I am simply not going to preach in this editorial about the onslaught of fatalities thus far into this 2021 spray season. I’m sure that everyone is aware. However, it does bring up two topics that are indirectly related.
Reports are that this year is probably one of the more intense runs since the start of what is known industry-wide as the “corn run”. As I write this, the corn run is still going. For many, these six weeks or so of daylight to dark flying has made a significant difference in their operation and for pilots, their checkbook. That’s a good thing and overall the corn run has been a blessing.
The clock is ticking and every possible acre needs spraying, or it’s gone for another year. Rightly so, the tension mounts and the pathway for an accident all too often presents itself. For a very few, it has become the last spray run of their career.
There was a fatality last month from a Dromader in-flight wing separation. This was not the first time a wing has come off a Dromader. I know of three Dromader wing separation accidents. Oddly enough, there was only one fatality. However, the accident in July makes for four fatal accidents. There may have been more.
An FAA Airworthiness Directive and an accompanying Melex Factory Service Bulletin followed the third accident that happened in September 2000. That AD required the periodic eddy current inspection of the wing attach points to the aircraft’s center section every 500 hours or annually, whichever comes first. I don’t know if the accident Dromader of July this year was inspected properly, or even if it was inspected. If it had been inspected properly, in my view the AD requirements may need revisiting. An in-flight wing separation is almost assured to be a fatality. Every possible means should be used to comply with the AD properly. In time, maybe the NTSB can rule on the July accident in such a way to secure confidence in the structural integrity of the Dromader.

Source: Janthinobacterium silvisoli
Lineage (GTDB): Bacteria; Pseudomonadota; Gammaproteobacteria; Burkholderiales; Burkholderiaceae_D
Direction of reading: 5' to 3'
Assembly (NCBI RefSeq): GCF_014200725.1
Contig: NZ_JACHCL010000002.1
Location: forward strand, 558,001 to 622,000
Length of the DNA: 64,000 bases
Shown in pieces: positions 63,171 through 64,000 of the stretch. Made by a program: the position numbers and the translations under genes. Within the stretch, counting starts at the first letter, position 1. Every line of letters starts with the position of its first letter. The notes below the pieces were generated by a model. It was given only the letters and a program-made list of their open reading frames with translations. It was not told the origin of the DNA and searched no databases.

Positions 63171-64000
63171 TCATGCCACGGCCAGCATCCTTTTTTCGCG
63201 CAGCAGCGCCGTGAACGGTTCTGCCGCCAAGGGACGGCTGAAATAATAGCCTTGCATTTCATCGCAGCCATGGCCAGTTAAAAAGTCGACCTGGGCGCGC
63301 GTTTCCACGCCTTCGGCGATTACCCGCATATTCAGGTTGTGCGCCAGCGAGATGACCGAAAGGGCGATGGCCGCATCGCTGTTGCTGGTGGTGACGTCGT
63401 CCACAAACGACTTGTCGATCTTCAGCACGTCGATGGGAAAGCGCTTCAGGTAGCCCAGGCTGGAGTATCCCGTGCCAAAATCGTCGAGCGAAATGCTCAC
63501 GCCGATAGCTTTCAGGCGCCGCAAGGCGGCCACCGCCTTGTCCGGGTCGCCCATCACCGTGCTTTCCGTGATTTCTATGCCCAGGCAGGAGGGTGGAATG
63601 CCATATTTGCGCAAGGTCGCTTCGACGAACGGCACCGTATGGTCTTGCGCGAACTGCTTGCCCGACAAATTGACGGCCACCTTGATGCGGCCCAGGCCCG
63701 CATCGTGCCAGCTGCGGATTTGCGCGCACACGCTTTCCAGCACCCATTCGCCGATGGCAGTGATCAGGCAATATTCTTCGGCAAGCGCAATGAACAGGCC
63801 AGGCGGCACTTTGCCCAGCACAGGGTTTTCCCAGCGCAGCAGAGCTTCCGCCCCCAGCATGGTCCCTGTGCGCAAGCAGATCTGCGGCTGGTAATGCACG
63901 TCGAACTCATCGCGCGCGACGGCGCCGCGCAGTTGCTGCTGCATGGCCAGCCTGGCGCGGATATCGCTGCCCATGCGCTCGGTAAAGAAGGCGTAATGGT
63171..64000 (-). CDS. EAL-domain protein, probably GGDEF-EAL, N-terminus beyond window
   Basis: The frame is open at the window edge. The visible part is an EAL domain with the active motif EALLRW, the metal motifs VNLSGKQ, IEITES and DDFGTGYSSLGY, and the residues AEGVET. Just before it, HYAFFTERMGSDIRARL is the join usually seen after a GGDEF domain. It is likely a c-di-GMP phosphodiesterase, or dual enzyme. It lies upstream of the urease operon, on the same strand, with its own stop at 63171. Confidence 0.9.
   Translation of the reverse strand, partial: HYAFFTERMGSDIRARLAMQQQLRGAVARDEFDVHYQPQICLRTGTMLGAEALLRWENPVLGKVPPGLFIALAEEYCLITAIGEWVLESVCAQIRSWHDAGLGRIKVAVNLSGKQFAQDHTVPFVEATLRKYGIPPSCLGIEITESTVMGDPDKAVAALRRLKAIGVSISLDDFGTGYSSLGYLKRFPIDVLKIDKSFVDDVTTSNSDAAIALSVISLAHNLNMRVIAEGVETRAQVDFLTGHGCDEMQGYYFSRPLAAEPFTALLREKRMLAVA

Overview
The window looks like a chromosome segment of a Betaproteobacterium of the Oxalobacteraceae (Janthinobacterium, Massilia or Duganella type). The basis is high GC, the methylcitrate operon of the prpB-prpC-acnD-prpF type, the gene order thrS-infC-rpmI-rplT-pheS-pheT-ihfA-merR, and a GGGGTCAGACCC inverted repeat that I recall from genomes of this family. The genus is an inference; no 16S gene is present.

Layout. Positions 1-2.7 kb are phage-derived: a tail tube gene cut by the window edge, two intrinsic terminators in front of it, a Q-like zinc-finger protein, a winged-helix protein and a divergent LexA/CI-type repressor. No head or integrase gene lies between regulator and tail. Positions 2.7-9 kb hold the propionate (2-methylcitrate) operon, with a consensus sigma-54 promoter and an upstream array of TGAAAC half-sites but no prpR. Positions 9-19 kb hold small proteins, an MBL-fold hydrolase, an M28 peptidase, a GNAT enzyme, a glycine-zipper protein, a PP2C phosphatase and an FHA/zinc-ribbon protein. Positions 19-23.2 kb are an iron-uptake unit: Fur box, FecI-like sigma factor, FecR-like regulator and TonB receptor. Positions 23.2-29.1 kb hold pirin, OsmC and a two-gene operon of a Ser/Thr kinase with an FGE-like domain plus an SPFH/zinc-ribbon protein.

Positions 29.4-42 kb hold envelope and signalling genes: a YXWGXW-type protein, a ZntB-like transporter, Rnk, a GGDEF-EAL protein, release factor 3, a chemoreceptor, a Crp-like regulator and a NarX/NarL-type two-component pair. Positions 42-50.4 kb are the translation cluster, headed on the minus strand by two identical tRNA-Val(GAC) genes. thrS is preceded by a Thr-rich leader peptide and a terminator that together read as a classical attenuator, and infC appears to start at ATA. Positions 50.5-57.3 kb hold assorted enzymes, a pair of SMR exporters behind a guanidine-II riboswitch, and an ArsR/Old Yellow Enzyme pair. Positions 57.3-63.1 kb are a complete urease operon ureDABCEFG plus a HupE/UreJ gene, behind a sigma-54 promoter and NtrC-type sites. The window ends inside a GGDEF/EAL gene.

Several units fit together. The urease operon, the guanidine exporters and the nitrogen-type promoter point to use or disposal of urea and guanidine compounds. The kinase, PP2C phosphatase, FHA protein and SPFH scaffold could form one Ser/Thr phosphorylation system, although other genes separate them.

My son, Graham, returned from AirVenture in Oshkosh last month where NAAA hosted a venue. Michael Hutchins brought an AT-802 and Thrush factory pilot Terry Humphry flew in a 510P Thrush. These two aircraft gave demonstration flights for the thousands in attendance. Several volunteers assisted in the NAAA booth answering questions about ag aviation. This is excellent public relations for the industry. Should you meet one of the volunteers, or an NAAA staff member, be sure to thank them for their hard work.
I led off the previous paragraph referring to Graham, who grew up in the ag aviation industry; first as me being his ag-pilot father and in later years as editor publisher of AgAir Update. Most of the changes during the last few years you have seen with AgAir Update and the formation of AerialFire have been from the efforts put forth by Graham. He’s been a huge asset to the business.
I’ve been pushing this ag-aviation rope for over 48 years. The time has come for me to step back and let youth take over. This past January 1, I sold AgAir Update and its sister publication, AerialFire, to a well-deserving man, Graham. I’ll remain on the payroll as a consultant, which means you’ll still see me at many conventions and elsewhere. You won’t see much change in AAU, except improvements. Besides, Graham has been running things for several years.
I probably should have retired earlier. Almost three months into retirement, I had a full, right side, moderate stroke. I can say without reservation, it was a life changing event. If it had not been for the dedication of Graham, his wife Holly, my wife Sandy and daughter Casey, I may not have survived the three weeks in ICU. It’s been four months since I came home from the hospital. I improve daily, going from flat on my back with 24-hour home health care givers to a wheelchair, to a 4-wheel walker, to a 2-wheel walker to a cane and now to walking two miles every morning increasing that a little with each walk. If there was only one thing I could say about this “event”, it gave me a much better appreciation for God and family.
Until next time, Keep Turning…